Africa’s Unity Organization
South Africa became a member of the OAU in 1994; the Charter of African Unity (supplemented by six resolutions) officially declared the right of African peoples to decide one own ultimate fate, to strive besides advancement, and to maintain peace and stability; goals: strengthening unity and solidarity, trying to defend sovereignty and integrity, and developing international cooperation; principles of operation: sovereignty and integrity – African Politics.
The OAU’s creation (which absorbed the existing groupings of the Casablanca and Monrovia states) was a significant step toward implementing pan-African tendencies; however, only a portion of the program’s goals have been met: strengthening international cooperation, observing the principle of sovereign equality, and supporting the liberation aspirations of dependent peoples. The Assembly of Heads of States, the OAU’s main body, meets once a year to coordinate African Politics.
The African Union (AU)
It brings together 55 African countries; the AU’s main goals are to accelerate the continent’s political and social-economic integration, promote and defend common interests, defend the member states’ sovereignty, territorial integrity, and independence, promote peace, security, and stability on the continent, and promote democratic principles and institutions, civil society, and principles of good governance.
Ideologies In Africa
African ideologies, intellectual notions marked the route of socio-economic and political development of independent African countries; its leaders sought ideals that soared above tribal animosity, linguistic and religious differentiation, and historically generated ethnic conflicts and struggle. These concepts aimed to unite Africa’s internally divided communities by introducing them to the process of forming a unified national and state structure. Many diverse ideological currents evolved as a result of these complex circumstances, some of which were more or less popular throughout Africa.
The concept of the third world theory prompted the formation of a “people’s power” (jamahiriya) system, which was implemented in the form of direct democracy by people’s congresses and people’s committees, bypassing all previous political and parliamentary institutions. It is still in use in Libya, despite the fact that the results are debatable. As a result, the ideological landscape of contemporary Africa is vibrant and diverse. However, thus far, the execution of most of the ideological notions advocated here has not yielded any visible results.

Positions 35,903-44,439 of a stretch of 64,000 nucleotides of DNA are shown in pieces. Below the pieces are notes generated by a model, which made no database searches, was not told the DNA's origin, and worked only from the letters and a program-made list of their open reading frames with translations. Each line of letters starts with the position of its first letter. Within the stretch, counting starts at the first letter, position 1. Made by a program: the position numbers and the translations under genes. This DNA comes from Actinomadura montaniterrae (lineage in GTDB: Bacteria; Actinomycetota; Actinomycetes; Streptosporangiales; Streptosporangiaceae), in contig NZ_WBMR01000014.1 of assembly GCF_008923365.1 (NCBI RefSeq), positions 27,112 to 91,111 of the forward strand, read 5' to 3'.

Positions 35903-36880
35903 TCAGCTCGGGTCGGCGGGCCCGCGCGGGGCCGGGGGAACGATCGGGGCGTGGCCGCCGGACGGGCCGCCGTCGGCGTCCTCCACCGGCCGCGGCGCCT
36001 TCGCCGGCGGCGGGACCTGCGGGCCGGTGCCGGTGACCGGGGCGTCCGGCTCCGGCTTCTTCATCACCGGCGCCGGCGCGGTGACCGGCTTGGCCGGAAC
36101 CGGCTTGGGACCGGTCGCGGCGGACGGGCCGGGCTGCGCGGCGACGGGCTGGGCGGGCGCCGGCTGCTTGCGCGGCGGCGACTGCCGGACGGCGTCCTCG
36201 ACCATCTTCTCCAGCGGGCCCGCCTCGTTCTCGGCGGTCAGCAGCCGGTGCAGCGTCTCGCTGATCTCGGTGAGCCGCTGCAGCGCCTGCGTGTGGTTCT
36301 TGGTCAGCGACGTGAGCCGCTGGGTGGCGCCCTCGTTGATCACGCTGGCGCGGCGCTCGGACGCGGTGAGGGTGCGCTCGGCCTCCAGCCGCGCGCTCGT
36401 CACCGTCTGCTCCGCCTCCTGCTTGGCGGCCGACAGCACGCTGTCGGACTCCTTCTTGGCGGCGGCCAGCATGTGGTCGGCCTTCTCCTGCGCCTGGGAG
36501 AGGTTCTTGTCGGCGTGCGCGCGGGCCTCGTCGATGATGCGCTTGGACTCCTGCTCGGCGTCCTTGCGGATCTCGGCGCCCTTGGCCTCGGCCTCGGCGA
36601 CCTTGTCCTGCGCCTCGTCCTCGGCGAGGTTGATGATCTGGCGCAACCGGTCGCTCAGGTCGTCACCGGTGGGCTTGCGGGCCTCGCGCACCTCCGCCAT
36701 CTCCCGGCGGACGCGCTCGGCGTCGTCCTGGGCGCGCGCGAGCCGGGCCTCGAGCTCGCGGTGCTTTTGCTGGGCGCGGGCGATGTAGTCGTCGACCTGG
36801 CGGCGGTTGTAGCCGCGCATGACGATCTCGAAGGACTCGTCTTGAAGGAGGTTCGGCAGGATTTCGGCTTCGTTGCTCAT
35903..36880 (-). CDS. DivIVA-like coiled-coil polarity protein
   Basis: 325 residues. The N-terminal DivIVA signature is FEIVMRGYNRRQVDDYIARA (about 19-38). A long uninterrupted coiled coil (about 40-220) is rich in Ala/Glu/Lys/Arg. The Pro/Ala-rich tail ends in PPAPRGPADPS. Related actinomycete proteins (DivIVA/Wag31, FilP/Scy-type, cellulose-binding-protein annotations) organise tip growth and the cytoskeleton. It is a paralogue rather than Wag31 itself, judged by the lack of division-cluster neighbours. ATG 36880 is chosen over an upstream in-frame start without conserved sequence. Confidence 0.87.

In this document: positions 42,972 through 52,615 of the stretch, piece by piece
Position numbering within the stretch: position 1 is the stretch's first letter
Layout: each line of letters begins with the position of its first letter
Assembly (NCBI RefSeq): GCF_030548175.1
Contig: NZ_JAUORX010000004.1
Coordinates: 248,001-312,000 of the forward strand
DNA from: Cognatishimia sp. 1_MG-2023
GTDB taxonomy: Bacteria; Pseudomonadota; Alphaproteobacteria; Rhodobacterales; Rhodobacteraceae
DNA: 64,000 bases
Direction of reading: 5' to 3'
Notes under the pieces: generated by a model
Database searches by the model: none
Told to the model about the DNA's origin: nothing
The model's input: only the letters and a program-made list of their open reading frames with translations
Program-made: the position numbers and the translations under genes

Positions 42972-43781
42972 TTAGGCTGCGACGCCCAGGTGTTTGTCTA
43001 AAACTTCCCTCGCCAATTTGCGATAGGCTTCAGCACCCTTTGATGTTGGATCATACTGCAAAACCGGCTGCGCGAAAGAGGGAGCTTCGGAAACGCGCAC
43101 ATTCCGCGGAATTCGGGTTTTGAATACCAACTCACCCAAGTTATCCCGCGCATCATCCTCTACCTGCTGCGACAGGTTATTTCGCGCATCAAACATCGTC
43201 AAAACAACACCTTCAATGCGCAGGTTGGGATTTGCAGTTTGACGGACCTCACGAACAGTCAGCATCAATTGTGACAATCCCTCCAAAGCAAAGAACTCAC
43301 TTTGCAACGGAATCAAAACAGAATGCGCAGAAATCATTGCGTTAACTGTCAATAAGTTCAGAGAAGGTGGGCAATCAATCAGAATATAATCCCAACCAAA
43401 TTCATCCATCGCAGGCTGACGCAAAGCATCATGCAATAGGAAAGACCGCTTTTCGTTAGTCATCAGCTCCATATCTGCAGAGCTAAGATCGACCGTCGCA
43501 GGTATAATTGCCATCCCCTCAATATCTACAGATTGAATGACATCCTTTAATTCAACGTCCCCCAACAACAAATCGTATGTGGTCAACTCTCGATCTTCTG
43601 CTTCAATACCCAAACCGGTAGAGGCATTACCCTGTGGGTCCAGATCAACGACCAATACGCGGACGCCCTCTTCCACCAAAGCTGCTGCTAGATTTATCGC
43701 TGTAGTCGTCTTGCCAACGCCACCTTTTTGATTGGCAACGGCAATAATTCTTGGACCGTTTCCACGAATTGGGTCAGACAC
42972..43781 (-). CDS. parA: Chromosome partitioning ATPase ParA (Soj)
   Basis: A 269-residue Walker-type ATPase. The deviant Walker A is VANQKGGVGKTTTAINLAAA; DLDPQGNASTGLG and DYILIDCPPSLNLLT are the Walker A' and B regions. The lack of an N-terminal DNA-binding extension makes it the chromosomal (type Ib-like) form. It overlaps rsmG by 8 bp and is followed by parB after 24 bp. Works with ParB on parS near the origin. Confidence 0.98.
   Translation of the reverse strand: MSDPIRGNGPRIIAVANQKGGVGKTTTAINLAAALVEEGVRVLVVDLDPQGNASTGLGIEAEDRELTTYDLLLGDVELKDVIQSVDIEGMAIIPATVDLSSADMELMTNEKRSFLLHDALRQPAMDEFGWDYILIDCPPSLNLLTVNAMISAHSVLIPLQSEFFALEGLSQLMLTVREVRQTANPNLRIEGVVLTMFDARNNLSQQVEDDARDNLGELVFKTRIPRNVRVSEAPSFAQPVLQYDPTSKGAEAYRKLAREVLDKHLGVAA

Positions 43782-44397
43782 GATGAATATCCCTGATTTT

contributed to the establishment of the Organization of African Unity (1963), and its member states accepted membership in the OAU; announced the so-called The Charter of Africa, which defines the Casablanca group’s goals (striving for the abolition of colonialism and the political and economic integration of African states); contributed to the establishment of the Organization of African Unity (1963), and its member states accepted membership in the OAU.
Pan-Africanism would be a political movement that emphasizes the distinct spiritual identities of Africans & people of African heritage, as well as the need for political collaboration between them.
started at the turn of the nineteenth and twentieth centuries among American blacks 1900–39 held 7 pan-Africanist congresses on politics, religion, and philosophy; after World War II, the radical pan-African trend developed into an anti-colonial and anti-imperialist movement, with the goal of uniting the African nations (also the concept of so-called African socialism by K. Nkrumah); in the pan-Africanist congresses on politics, religion, and philosophy